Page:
Wednesday, 2 December 2020
Matters of Public Importance
I rise to speak on this motion. Again I find myself thanking a senator on the other side for putting up an MPI which for us is really just a dorothy dixer. It's really quite amazing. It is quite ironic that the Labor Party want to bring this topic up as we enter another disaster season. Politicising disaster preparedness, response and recovery is nothing new for the Australian Labor Party. After all, we know they have form in this space, especially in my home state of Victoria. The Andrews government's so-called reforms of the fire services, at the behest of their union mates, undermined the coordination of firefighting across the state last fire season, especially in the regional cities, and has led to poor morale, loss of expertise and the decimation of volunteers in our beloved Country Fire Authority.
I found the comments from some of those opposite during their contributions, particularly around firefighting, quite amazing. We heard from an actual aerial firefighter, Senator Molan. He talked about how well we are prepared with our aerial firefighting fleet. The government is working with states and territories to implement the recommendations of the royal commission. It's important to note that 128 out of 158 aircraft that are used for firefighting are Australian owned and operated.
I found it quite amazing that Senator Watt—who was very, very active during question time on some of these issues and is the shadow minister for emergency management—has only just this last week accepted an invitation for a briefing with Emergency Management Australia on our seasonal preparation. Again, Senator Urquhart moving this MPI prior to that briefing just further demonstrates that Labor is simply not interested in facts. The Labor Party are not interested in how well prepared Australia actually is. Those decisions have left Victoria at a substantially higher risk now and into the future.
Earlier this year I spoke about the impacts of bushfires on my home state of Victoria and how, along with Victoria's first responders, the ADF had made a vital contribution to the safety and welfare of Victorians. We, as we all should in this place, know that emergency management is primarily a state or territory responsibility. Certainly during COVID the difference between states, and what states were managing and what the Commonwealth had to manage, was brought into stark contrast. However, we saw right through both the COVID crisis and the bushfire crisis earlier in the year that the Australian government ensured that everyone had support or was at least offered support by the ADF.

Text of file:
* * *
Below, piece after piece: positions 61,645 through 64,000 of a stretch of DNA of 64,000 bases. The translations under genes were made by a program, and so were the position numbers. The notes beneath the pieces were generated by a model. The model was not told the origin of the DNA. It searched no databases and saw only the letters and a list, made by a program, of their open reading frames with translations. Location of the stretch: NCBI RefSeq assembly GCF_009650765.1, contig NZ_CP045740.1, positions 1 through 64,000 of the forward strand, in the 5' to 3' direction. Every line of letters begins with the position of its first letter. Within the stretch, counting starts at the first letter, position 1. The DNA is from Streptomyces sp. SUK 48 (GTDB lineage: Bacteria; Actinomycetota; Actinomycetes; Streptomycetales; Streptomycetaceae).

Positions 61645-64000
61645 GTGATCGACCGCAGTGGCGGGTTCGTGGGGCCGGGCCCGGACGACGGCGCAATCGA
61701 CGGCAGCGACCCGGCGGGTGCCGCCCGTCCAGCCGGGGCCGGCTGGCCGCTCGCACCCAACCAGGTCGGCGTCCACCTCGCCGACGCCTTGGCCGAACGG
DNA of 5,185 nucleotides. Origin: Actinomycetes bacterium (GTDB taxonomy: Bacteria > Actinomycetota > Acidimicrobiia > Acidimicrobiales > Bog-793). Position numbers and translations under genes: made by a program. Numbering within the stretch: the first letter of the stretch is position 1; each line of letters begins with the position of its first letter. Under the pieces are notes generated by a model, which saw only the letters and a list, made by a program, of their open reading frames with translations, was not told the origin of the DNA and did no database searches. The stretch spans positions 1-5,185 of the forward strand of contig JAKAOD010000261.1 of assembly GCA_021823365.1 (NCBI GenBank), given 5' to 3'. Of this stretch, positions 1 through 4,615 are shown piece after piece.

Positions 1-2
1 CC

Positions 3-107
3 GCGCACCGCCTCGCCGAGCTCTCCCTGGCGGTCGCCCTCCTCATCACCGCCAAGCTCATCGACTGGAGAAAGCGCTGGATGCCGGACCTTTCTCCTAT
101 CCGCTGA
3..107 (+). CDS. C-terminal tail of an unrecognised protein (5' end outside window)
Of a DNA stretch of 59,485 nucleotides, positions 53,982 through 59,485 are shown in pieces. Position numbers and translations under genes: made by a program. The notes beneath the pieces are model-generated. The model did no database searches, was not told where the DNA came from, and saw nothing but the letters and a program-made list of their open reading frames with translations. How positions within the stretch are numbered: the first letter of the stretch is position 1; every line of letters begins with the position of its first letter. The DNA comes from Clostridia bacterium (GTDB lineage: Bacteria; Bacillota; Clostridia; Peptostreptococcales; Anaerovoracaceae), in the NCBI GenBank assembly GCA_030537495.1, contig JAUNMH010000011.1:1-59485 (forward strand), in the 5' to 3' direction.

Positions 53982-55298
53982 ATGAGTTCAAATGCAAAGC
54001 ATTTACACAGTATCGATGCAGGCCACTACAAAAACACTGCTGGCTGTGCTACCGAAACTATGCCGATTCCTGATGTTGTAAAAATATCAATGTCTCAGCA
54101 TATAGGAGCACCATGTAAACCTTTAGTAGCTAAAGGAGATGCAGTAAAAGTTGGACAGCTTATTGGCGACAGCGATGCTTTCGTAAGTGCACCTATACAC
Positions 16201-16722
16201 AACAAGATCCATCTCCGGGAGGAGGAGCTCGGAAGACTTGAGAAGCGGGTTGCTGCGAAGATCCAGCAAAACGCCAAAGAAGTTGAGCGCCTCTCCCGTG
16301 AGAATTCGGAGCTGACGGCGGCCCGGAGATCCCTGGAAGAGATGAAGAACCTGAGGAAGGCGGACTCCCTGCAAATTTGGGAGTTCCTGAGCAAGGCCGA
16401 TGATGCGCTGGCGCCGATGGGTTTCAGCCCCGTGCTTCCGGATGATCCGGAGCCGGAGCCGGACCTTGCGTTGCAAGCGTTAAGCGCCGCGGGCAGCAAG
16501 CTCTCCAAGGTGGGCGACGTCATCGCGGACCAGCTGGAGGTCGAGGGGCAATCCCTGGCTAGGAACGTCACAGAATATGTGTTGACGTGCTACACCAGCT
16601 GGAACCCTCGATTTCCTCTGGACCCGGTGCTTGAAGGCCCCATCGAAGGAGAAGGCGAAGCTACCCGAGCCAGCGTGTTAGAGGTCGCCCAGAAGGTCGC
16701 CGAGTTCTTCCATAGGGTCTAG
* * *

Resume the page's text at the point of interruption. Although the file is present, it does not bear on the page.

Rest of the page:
The Morrison government has substantially reformed national disaster payments, implemented the Emergency Response Fund and increased Australia's aerial firefighting responsibility. You have to remember that the funding that we've put forward, the Emergency Response Fund, is for response and recovery, so to claim we haven't spent any of that money is simply ridiculous. The fund, the $4 billion fund, is set-up to spend up to $200 million per year on various things. Just this last month the minister for disaster recovery, Minister Littleproud, has signed off on some of those funds to go out the door.
The Labor Party voted for the establishment of Emergency Response Fund knowing full well the circumstances in which it can be accessed. As I mentioned, the $150 million each financial year to fund emergency response and recovery is when the government determines that existing recovery programs are insufficient to meet the scale. The further $50 million in each financial year is to build resilience and that comes to prepare or reduce the risk of future natural disasters. We know that Labor don't understand these things, but I think we can see that this motion was a farce.
Question agreed to.